Does it matter how close my origin (Sydney, AU) is to my USA Cloudflare nameservers on FREE plan in AUS (doesn't use Aussie PoPs)?

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#1

I noticed Coudflare servers on free tier in Australia are actually hosted on the West coast of the USA. https://medium.com/@SimonEast/the-declining-value-of-cloudflare-in-australia-6588910e4781 (I tested it myself too using visual trace routes and pings tell the story.).

Hmm, I guess it’s more of a question of where Cloudflare’s nearest Datacenter (for caching static content and fetching dynamic content from the origin) is located instead of namesevers.

I’ve never really given it this much thought till now and I’ve been using Cloudflare since 2012. I knew Cloudflare free wasn’t using Australia PoPs for some time now though.

I get:
Name Server: DUKE.NS.CLOUDFLARE.COM
Name Server: REZA.NS.CLOUDFLARE.COM

pings range from 147.747ms-300ms. (For basic websites, the perceived speed difference isn’t that noticeable though between 30ms and 300ms, but I guess it all adds up - I’ve found poorly written theme code is usually much more slower and hence why I’ve recently bought a new theme that loads under 1.2 seconds).

Any way, I was reading up on railgun (I’m not using it) and it made me think would it help if my origin was located on the west coast of the USA instead (via Google Cloud Platform).

Since users hit CF edges nodes instead?

My understanding is that Cloudflare’s edge nodes still communicate with the server for dynamically changing content like php files in WordPress for each new request, but since Cloudflare’s nameservers are in the USA unless I go with the Pro plan which uses Sydney PoPs. :thinking:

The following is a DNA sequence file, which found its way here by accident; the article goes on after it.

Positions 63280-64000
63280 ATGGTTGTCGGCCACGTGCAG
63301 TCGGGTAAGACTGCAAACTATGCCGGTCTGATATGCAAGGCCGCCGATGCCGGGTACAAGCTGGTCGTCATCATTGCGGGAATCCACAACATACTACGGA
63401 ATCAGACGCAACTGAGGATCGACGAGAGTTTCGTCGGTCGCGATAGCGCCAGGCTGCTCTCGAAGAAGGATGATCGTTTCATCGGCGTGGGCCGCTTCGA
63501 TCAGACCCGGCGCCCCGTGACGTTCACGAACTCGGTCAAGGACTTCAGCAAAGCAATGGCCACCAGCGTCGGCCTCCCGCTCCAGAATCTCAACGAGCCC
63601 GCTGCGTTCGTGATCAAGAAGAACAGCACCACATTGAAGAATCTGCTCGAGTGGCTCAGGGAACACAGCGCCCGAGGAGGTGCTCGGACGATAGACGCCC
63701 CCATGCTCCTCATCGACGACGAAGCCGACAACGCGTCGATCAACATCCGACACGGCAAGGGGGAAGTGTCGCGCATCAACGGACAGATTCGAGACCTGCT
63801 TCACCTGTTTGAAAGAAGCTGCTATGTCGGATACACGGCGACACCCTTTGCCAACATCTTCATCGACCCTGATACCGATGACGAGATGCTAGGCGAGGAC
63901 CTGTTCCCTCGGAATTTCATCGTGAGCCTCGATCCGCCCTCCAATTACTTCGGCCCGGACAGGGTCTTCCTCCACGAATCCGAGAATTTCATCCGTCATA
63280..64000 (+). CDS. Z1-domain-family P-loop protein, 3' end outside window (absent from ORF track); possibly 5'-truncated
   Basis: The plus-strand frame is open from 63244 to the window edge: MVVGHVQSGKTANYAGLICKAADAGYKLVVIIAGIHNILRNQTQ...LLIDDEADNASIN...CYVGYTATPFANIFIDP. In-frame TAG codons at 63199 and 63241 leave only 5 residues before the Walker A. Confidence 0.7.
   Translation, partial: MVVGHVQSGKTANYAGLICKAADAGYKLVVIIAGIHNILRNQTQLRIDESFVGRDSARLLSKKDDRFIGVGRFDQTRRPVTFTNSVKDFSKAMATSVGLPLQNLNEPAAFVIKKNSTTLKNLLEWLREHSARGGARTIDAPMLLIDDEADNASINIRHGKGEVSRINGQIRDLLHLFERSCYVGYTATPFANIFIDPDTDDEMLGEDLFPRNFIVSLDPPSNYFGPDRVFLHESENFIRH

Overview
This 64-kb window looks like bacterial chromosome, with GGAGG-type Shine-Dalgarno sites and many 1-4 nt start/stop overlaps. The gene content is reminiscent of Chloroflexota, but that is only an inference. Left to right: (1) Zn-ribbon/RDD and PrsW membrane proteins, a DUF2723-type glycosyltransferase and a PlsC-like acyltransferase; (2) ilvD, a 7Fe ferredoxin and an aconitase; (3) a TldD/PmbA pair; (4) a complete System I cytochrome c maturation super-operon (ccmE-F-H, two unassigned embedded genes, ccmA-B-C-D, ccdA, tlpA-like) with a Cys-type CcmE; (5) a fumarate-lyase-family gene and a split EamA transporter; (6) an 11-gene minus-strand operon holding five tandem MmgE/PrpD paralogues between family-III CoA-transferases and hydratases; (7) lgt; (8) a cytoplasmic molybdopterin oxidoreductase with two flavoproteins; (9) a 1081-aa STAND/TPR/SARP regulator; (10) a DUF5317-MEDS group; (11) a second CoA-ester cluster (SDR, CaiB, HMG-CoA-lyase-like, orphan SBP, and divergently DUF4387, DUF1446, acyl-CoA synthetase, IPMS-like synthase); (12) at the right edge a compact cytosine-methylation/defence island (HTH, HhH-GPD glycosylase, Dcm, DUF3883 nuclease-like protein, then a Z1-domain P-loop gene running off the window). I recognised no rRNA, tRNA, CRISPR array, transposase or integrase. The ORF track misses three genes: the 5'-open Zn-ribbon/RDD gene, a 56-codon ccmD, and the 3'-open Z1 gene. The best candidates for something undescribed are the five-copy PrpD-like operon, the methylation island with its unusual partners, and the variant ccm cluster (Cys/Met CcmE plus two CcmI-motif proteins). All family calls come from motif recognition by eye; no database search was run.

Any ideas? Couldn’t find much on Google about this. I usually keep my origins in Sydney. It would be faster when dealing with the initial setup with raw IP address access to the origin I guess. I might give the Pro plan a shot.

Shocking (no pun intended) how Railgun is Business+ plans only.

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#2

Good question on the assigned name servers. I suspect they’re co-located with the edge servers and 1.1.1.1 servers. I’ve not seen documentation on this. Maybe @cloonan or @cscharff can clarify.

POPs aren’t supposed to be limited by plan level. They’re now supposed to be fully available for all plans, though free plans get lower traffic priority if a local POP is busy. Or so I understand.

You might want to look into Argo for long-distance speedups.

Railgun is good for handling dynamic content, as it only needs to send the diffs. If you’re using WordPress, this is a very good alternative:

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#3

the closer your server is to the cf server, the faster it will be… if your server is in aus, and most of your visitors are hitting cf USA servers, you will gain speed by moving your server to USA

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#4

They’re everywhere, from a 2010 blog -

For Cloudflare to work we needed to build a globally distributed network of DNS servers. When you sign up for Cloudflare we give you two name servers to list with your registrar for your domain. In reality, these two name servers actually point to a whole cluster of many servers distributed in multiple data centers and load balanced (using anycast and other network voodoo) throughout the network.

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#5

Thank you for the responses! Great TTFB link too @sdayman!

My next question is, if I upgrade to the Pro plan, will that give me access to Sydney / Melbourne Australia DCs/Edge Nodes?

This is listed on the Pro plan page:

“Global Content Delivery Network (CDN) Improve latency and performance with location-based access to your website using our 165 data centers located around the globe.” https://www.cloudflare.com/plans/pro/